The casting for The Lion King is the very definition of “star-studded.” In addition to Irons, the velvety, deep voice of James Earl Jones is unmistakable as Simba’s regal father, Mufasa. He adds the perfect amount of gravitas to the role, with just a hint of amused, fatherly indulgence, particularly in his early scenes with young Simba. Others in the cast include: Rowan Atkinson (most people recognize him as Mr. Bean) as Zazu, Whoopi Goldberg as the hyena Shenzi, Moira Kelly as adult Nala (The Cutting Edge), character actor Ernie Sabella as Pumbaa, and the amazing Robert Guillaume as Rafiki. Disney also brings back Cheech Marin (having played Tito in Oliver & Company) to play another hyena, Banzai. And rounding out the cast is Jonathan Taylor Thomas of Home Improvement fame (who was practically the Justin Bieber of the mid-nineties), who voiced Simba as a young cub.
In proper Disney style, the animation tends to mimic the art of its subject’s culture—not in a heavy-handed way, but in a few select scenes (such as “I Just Can’t Wait to Be King”) and through Rafiki’s paintings. I’ve always admired that feature of the Disney films, as it gives each movie a special mood makes it unique. Additionally, the animators’ use of real-life animal subjects as inspiration—a practice first used in the creation of 1942’s Bambi—makes the movements and appearance of the characters appear very realistic. That realism is heightened amidst an authentic-looking African backdrop, which was reportedly inspired by a trip made by the animation team to Kenya. And though computer animation was used in some scenes, particularly the sequence with the wildebeest stampede, its integration into the film is seamless. Because of all of this painstaking attention to detail on the parts of the crew, The Lion King arguably boasts some of the most gorgeous animation to ever come out of the Disney studios.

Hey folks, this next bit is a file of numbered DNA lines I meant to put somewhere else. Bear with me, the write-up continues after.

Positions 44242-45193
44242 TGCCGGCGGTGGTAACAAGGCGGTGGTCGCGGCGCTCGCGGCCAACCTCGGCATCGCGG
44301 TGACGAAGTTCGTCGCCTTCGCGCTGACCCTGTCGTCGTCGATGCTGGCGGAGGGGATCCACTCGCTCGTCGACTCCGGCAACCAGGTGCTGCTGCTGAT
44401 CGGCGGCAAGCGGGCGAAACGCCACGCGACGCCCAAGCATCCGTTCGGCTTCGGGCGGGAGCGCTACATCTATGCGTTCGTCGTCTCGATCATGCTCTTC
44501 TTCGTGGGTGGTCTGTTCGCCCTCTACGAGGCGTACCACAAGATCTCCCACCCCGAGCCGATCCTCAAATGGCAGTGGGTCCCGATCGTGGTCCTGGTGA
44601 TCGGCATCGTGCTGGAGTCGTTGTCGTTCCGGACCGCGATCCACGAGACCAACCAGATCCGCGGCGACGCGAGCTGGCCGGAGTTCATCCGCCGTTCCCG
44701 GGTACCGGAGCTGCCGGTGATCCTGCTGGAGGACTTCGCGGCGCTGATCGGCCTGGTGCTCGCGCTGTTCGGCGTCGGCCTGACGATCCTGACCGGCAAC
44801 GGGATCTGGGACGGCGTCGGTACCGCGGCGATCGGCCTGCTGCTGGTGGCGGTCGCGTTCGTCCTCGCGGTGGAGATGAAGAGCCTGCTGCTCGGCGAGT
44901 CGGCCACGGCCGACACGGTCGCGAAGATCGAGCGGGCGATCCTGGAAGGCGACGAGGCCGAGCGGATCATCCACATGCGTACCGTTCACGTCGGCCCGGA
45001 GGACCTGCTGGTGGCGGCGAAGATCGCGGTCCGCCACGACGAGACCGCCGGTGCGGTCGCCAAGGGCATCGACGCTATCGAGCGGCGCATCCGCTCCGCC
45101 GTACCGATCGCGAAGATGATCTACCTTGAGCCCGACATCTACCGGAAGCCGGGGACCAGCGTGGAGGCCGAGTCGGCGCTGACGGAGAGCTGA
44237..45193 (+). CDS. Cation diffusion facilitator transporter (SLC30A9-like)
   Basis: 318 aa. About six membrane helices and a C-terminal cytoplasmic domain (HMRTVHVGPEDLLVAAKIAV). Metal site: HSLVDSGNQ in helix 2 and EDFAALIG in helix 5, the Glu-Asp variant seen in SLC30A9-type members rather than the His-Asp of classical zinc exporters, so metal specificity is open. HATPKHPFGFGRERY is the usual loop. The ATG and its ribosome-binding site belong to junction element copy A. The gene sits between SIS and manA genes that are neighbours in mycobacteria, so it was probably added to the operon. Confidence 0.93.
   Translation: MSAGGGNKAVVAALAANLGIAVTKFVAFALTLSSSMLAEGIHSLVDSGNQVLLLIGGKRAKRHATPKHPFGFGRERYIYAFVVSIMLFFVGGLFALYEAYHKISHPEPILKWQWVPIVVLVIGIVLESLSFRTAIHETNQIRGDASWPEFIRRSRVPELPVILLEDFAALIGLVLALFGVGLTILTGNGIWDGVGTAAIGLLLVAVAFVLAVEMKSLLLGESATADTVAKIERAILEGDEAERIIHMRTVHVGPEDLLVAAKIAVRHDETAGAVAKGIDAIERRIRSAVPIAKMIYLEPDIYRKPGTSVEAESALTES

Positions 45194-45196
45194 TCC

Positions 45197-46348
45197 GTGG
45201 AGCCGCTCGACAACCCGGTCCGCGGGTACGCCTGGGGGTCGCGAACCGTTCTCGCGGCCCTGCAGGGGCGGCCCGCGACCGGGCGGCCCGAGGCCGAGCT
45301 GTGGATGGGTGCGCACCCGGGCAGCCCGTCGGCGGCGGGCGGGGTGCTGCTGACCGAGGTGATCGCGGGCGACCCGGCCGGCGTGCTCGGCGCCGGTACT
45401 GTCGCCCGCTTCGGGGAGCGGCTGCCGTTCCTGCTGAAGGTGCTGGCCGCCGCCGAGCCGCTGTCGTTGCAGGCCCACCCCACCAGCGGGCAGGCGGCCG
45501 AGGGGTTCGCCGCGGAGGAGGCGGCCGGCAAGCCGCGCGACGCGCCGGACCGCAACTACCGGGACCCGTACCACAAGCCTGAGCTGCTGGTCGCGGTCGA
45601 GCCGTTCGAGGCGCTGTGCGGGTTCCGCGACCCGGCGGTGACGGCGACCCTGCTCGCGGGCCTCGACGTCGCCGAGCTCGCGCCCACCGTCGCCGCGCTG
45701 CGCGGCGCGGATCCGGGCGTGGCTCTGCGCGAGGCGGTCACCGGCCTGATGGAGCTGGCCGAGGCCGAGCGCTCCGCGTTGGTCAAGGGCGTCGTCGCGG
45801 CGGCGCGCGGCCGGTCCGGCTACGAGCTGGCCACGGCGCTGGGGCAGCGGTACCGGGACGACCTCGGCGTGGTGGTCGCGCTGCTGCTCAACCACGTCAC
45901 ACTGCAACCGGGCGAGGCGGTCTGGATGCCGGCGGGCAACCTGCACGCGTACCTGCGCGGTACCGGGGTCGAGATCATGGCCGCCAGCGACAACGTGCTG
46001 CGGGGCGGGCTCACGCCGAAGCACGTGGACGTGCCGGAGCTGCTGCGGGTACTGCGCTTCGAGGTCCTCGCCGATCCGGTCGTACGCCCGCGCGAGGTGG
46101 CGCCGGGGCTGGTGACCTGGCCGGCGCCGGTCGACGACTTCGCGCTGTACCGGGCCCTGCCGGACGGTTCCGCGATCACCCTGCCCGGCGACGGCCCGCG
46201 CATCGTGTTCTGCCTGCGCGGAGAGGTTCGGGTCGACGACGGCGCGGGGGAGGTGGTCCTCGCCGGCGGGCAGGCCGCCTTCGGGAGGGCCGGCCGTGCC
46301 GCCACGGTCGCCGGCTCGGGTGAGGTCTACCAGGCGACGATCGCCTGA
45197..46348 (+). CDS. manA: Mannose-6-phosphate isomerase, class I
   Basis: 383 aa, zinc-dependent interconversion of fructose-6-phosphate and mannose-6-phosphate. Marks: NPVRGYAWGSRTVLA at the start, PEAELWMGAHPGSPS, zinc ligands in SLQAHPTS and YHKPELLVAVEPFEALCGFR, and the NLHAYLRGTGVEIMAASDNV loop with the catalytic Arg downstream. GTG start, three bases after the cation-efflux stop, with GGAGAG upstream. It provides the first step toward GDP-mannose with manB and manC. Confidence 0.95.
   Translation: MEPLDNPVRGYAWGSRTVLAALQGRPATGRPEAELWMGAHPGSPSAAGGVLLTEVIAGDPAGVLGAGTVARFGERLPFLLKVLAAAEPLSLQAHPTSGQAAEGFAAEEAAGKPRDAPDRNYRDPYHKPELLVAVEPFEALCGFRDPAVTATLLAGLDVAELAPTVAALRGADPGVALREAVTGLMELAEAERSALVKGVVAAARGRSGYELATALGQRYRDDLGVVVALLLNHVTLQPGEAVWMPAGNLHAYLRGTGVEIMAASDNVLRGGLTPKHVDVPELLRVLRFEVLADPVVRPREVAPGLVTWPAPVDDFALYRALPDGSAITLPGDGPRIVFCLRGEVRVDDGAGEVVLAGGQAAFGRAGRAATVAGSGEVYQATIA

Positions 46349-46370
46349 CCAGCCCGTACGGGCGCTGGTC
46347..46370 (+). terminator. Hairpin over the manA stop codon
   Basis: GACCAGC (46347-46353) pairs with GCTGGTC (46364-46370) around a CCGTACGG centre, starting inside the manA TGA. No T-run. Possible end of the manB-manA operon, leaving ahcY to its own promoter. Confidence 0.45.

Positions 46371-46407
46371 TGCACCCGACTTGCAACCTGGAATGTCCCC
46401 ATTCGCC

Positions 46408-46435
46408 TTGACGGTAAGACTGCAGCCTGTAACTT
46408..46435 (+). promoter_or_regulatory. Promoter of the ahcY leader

The music by Tim Rice and Elton John is wonderful and a bit different from much of the previous Disney pieces by Alan Menken. Both “The Circle of Life” and “Can You Feel the Love Tonight” became pop hits for Elton John, and both were nominated (along with “Hakuna Matata”) for the Academy Award for Best Song (“Can You Feel” actually won). And the soundtrack as a whole won the Oscar for Best Score. What is especially different (and delightful) about the music in this film is the inclusion of non-original music such as “I’ve Got a Lovely Bunch of Coconuts,” “It’s a Small World After All” (which naturally enrages Scar, as it does us all), and “The Lion Sleeps Tonight”—which, though apropos, is not a piece composed specifically for the film.
The world that the animators and the Disney crew created with this film is so effective that I even like the sequel, 1998’s direct-to-video The Lion King II: Simba’s Pride, which revolves around Simba’s headstrong daughter, Kiara. And again, the Shakespearean influences are obvious, as this movie depicts the Romeo-and-Juliet-esque love between Kiara and a male lion named Kovu. The film features many of the same voice actors (minus Irons, who does not return as Scar), and although some aspects are hard to line up in the story, it’s overall a good sequel. It’s a lot of fun, and the two films together make an overall great Disney piece.